ACSCH(AB)

acsch 15;

ACSCH(15)

df(acsch(x*y),x);

2  2
-SQRT(X *Y  + 1)
----------------
2  2
X*(X *Y  + 1)

on rounded;

res := acsch(3);

RES := 0.327450150237

```

An explicit numeric value is not given unless the switch round ed is on and the argument has an absolute numeric value less than or equal to 1.

ASEC _ _ _ _ _ _ _ _ _ _ _ _ operator

The asec operator returns the arccosecant of its argument.

### syntax:

asec(<expression>) or asec <simple\_expression>

<expression> may be any scalar REDUCE expression, not an array, matrix or vector expression. <simple\_expression> must be a single identifier or begin with a prefix operator name.

### examples:

```
asec(ab);

ASEC(AB)

asec 15;

ASEC(15)

df(asec(x*y),x);

2  2
SQRT(X *Y  - 1)
---------------
2  2
X*(X *Y  - 1)

on rounded;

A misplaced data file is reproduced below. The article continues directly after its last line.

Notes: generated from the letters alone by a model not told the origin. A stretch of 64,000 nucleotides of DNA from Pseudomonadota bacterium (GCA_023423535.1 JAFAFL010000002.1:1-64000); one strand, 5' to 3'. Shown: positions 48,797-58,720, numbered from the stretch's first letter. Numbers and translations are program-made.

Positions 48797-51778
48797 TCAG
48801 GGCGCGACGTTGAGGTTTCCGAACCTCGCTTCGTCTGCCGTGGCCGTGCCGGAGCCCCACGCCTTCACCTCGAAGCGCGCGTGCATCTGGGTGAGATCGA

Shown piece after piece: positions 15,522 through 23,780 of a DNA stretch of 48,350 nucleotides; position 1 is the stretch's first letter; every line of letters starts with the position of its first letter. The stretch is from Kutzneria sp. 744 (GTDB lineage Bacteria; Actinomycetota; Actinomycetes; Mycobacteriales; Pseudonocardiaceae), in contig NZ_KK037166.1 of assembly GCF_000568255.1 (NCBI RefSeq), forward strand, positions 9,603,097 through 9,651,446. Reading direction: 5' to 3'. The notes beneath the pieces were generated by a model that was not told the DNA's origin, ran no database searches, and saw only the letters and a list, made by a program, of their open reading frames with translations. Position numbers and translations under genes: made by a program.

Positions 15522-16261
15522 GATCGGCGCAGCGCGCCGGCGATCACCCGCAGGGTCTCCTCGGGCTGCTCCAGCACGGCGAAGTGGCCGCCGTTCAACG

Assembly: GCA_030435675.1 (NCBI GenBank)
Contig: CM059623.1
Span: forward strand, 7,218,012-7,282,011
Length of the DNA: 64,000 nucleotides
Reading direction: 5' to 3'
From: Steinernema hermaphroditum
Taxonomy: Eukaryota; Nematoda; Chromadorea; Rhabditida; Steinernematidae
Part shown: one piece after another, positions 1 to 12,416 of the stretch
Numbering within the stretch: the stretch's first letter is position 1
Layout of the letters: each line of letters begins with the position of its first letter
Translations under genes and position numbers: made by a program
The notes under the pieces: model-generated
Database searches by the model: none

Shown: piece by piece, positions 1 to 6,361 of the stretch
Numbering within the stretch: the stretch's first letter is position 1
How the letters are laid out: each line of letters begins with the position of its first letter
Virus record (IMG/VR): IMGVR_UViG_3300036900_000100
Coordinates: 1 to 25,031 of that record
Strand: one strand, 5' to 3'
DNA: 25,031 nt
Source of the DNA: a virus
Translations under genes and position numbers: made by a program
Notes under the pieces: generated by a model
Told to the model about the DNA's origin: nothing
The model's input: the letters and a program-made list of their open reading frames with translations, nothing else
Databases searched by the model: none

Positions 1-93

res := asec sqrt(2);

RES := 0.785398163397

res-pi/4;

0

```

An explicit numeric value is not given unless the switch round ed is on and the argument has an absolute numeric value greater or equal to 1.

ASECH _ _ _ _ _ _ _ _ _ _ _ _ operator

asechrepresents the hyperbolic arccosecant of its argument. It takes an arbitrary scalar expression as its argument. The derivative of asech is known to the system. Numerical values may also be found by turning on the switch rounded.

### syntax:

asech(<expression>) or asech <simple\_expression>

<expression> may be any scalar REDUCE expression, not an array, matrix or vector expression. <simple\_expression> must be a single identifier or begin with a prefix operator name.

### examples:

```
asech a;

ASECH(A)

asech(1);

0

df(acosh(a**2),a);

4
2*SQRT(- A  + 1)
----------------
4
A*(A  - 1)

int(asech(x),x);

INT(ASECH(X),X)

```

You may attach functionality by defining asech to be the inverse of sech. This is done by the commands

```
put('sech,'inverse,'asech);
put('asech,'inverse,'sech);
```

You can write a procedure to attach integrals or other functions to asech. You may wish to add a check to see that its argument is properly restricted.

ASIN _ _ _ _ _ _ _ _ _ _ _ _ operator

The asin operator returns the arcsine of its argument.

### syntax:

asin(<expression>) or asin <simple\_expression>